How do the phrases in Gillian Clarke's "Lament" make it a memorable poem?

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booboosmoosh | High School Teacher | (Level 3) Educator Emeritus

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In "Lament" by Welsh poet Gillian Clarke, the phrases in the poem make it memorable because the imagery the words create have an enormous impact on the reader, making each line noteworthy and memorable.

The word "lament" means "an expression of grief or sorrow," and you will note that each line presented begins with the word "For." Clarke's poem is a lament, an expression of sorrow, "for" each image described. The poem is based on pictures taken during theĀ Gulf War, in Kuwait and Afghanistan; Clarke's stunning and frightening descriptions bring the images of war into the mind and experience of the reader.

One compelling line refers to sea water with a "mortal stain."

For the ocean's lap with its mortal stain...

This seems to clearly refer to blood on the water, especially with the use of the word "mortal." On the other hand, it has been suggested that it refers to the burning of oil on the water, as the flames reflect the color of the fire.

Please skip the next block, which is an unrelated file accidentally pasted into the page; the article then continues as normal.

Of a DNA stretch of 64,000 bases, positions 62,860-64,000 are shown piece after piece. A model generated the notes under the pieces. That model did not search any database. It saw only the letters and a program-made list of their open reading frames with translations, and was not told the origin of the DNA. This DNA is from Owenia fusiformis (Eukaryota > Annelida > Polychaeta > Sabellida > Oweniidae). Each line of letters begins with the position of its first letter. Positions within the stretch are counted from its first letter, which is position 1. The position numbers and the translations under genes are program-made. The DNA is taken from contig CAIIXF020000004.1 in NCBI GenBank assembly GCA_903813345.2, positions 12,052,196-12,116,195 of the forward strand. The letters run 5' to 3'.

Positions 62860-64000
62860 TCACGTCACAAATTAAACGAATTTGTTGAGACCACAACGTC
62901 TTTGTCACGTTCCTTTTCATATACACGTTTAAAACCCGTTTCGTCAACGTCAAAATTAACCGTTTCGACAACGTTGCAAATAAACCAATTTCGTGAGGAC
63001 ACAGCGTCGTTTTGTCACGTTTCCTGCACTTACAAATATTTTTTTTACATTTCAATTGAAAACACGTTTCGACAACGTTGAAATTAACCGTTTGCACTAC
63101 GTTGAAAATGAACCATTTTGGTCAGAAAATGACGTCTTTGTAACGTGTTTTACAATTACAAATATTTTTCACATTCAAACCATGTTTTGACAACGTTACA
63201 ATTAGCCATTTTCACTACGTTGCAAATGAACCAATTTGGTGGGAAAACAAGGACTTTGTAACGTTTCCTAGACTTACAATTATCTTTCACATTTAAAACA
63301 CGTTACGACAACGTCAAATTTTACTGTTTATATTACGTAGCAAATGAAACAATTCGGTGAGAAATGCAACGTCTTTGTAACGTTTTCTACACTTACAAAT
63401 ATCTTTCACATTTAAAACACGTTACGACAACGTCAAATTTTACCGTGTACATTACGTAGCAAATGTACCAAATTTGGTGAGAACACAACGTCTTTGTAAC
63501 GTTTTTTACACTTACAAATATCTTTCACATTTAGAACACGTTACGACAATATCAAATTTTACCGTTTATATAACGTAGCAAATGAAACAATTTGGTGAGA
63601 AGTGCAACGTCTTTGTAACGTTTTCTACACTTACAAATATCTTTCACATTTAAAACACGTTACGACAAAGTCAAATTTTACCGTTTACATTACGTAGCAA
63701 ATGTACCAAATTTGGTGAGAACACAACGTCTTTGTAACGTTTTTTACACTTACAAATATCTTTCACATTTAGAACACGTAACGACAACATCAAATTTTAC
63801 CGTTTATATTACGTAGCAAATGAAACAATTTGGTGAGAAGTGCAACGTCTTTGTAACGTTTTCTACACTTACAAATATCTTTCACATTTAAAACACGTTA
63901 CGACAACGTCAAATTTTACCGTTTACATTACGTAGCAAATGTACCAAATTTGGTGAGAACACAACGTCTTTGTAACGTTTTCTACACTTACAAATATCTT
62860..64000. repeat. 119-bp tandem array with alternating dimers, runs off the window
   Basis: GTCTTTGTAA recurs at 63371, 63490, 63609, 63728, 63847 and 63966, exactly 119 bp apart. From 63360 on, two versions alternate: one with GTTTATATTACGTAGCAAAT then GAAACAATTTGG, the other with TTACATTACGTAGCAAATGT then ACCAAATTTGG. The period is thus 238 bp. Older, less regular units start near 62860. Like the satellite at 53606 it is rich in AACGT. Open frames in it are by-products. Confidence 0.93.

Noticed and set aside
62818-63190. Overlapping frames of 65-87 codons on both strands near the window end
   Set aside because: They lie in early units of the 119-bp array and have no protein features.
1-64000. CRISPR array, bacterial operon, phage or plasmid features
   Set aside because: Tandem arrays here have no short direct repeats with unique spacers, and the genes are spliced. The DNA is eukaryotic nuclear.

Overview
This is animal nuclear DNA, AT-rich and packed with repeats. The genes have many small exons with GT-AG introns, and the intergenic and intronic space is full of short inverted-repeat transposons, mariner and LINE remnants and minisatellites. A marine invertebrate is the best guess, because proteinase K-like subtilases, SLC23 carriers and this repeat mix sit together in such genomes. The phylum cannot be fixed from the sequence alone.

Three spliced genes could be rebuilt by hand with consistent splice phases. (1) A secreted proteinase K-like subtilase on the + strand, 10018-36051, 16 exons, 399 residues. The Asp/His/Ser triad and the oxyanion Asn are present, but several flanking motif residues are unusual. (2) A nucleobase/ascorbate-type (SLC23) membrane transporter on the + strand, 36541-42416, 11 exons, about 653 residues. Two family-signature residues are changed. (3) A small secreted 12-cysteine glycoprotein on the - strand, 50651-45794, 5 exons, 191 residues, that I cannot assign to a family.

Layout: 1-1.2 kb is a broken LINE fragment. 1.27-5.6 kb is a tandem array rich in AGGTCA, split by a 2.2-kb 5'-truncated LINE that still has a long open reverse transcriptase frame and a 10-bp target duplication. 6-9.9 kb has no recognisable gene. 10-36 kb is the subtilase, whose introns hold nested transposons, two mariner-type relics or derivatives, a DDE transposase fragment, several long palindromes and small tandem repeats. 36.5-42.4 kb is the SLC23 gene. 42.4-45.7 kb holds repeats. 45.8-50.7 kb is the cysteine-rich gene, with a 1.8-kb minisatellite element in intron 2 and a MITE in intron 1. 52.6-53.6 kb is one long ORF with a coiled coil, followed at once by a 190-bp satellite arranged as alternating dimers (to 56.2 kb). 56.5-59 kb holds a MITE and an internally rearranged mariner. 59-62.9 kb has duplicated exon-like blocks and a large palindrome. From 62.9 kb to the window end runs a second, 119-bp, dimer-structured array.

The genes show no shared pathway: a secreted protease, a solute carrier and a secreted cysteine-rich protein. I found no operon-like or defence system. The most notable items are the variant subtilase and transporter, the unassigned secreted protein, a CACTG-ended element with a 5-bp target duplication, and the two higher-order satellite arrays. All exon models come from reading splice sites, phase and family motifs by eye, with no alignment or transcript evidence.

The next line needs little commentary; the mental picture clearly speaks to the reader of the horrors of war:

For the soldier in his uniform of fire...

The following line describes the burning on the ground, which creates so much smoke that it blots out the sun in the sky because the smoke is so thick...

For the burnt earth and the sun put out...

Gillian Clarke's poem, "Lament" is a sorrowful recounting of the scenes of war, shown in words that reflect war's loss and destruction.

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